As the title suggests, this is a textbook to be used in instructing future elementary teachers. The book provides chapters consistent with what is taught in most elementary math concepts courses, covering sets, whole numbers, number theory, fractions, decimals, percents, ratio, proportion, integers, probability, statistics, measurement and geometry. This text could be used in a variety of elementary math education courses.
What is somewhat unique to this book is that the chapters are shorter and more centered on a specific topic, so that the book includes more chapters than many other text of its kind. As with other texts, the content is tied to the National Council of Mathematics’ Principles and Standards for School Mathematics, and Curriculum Focal Points. In fact, the standards are listed inside the front cover of the book as well as placed with specific content in the body of the book.
A feature of the book that should be helpful for teachers is the “reflections from research” that are scattered throughout the book. These provide the reader with statements from research that reinforce the variety of ways the authors are “teaching” the concepts. In addition, Mathematical Morsels are also presented on various pages in the text. These morsels tell cute stories related in some way to mathematics. Another unique feature of this text is that after each section two problem sets are presented. Answers to the first set are provided at the end of the book. This would allow instructors some flexibility in the work they assign to students using this text.
While I like many things about this text, I feel I must point out that although the authors show many ways to teach concepts, I would not truly consider many of them to be conceptual. The text does a good job of showing how to teach specific concepts, but still in many cases does not delve deep enough into the “whys.” For example, in the section on subtraction of integers, the authors show a couple of brief example problems using the chip model. However, these examples come with little explanation of why or how they used the chips as they did. Then the authors go directly into additive inverse, called adding the opposite, again without much explanation of why that works.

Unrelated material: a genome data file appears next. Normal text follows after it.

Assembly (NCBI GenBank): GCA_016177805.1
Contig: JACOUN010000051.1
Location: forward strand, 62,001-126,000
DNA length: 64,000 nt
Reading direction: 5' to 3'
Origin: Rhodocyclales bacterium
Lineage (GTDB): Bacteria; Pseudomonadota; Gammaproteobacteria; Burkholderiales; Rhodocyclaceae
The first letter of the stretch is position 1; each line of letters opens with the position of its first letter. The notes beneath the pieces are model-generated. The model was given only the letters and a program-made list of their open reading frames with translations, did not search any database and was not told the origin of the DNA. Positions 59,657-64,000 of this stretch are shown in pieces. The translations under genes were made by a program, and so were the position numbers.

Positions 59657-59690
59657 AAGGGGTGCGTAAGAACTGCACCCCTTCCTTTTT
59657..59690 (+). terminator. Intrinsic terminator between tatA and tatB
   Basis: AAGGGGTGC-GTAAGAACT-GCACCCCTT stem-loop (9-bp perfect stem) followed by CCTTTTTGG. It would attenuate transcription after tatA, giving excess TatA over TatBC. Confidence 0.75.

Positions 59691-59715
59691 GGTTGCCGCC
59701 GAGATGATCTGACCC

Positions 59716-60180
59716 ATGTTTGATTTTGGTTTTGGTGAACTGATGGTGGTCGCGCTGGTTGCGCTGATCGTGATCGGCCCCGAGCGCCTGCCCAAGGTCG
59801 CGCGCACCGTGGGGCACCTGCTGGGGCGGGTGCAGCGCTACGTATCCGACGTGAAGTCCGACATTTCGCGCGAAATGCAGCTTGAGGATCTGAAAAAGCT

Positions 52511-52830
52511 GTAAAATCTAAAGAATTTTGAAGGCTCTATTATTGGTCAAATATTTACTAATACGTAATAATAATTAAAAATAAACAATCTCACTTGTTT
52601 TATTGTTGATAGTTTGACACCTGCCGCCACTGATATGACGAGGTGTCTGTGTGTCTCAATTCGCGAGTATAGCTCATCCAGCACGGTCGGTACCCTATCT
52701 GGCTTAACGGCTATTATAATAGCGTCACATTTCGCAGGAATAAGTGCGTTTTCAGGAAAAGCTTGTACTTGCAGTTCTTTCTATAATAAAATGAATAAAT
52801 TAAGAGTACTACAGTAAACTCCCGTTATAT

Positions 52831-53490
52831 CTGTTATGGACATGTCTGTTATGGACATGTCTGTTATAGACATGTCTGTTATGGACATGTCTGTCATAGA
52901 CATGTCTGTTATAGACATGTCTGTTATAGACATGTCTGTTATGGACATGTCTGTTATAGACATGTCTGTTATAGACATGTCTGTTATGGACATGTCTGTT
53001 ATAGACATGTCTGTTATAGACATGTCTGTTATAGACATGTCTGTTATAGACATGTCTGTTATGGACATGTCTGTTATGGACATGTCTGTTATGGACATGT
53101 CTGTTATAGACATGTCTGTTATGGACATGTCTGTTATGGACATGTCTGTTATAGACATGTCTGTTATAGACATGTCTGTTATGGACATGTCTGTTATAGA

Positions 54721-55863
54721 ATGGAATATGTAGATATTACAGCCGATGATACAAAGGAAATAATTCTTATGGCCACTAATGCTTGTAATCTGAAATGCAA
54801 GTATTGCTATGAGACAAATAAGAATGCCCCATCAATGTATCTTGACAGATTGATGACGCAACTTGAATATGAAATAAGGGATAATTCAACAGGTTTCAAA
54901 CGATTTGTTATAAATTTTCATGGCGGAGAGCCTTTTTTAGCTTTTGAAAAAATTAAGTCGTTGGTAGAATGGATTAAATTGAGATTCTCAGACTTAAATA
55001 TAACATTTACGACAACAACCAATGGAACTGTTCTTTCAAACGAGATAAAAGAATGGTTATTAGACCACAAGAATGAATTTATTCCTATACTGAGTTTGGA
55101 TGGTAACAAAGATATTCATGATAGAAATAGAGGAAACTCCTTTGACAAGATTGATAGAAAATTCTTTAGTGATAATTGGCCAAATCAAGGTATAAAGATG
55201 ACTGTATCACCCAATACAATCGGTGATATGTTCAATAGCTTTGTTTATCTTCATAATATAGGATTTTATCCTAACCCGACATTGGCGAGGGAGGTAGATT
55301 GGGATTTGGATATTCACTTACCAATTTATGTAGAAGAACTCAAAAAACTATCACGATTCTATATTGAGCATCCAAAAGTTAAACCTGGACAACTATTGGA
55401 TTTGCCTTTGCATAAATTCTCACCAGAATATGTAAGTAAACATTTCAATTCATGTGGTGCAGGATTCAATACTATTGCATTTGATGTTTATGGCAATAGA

In my experience teaching math concepts classes to potential elementary teachers, they need much more explanation and they need to be presented with the “whys.” Students at this level tend to not understand math conceptually, and therefore are limited in what they can teach to their students when they get into the classroom. It is important that, instead of showing a lot of definitions, theorems and rules, we provide them with a greater understanding of the underlying mathematical concepts. While this text does provide some of that, I do not feel like it goes far enough in that direction to improve significantly on the majority of texts that are currently available.
Janet D. Wansick (email@example.com ) is an assistant professor of mathematics at East Central University in Ada, OK. She began her teaching career in the middle school classroom teaching 7th and 8th grade mathematics before moving to the high school and eventually to the college level. She works with numerous classroom teachers at all levels and conducts mathematics partnership workshops. Her research areas of interest include mathematics education, curriculum and pedagogy, and mathematical assessment.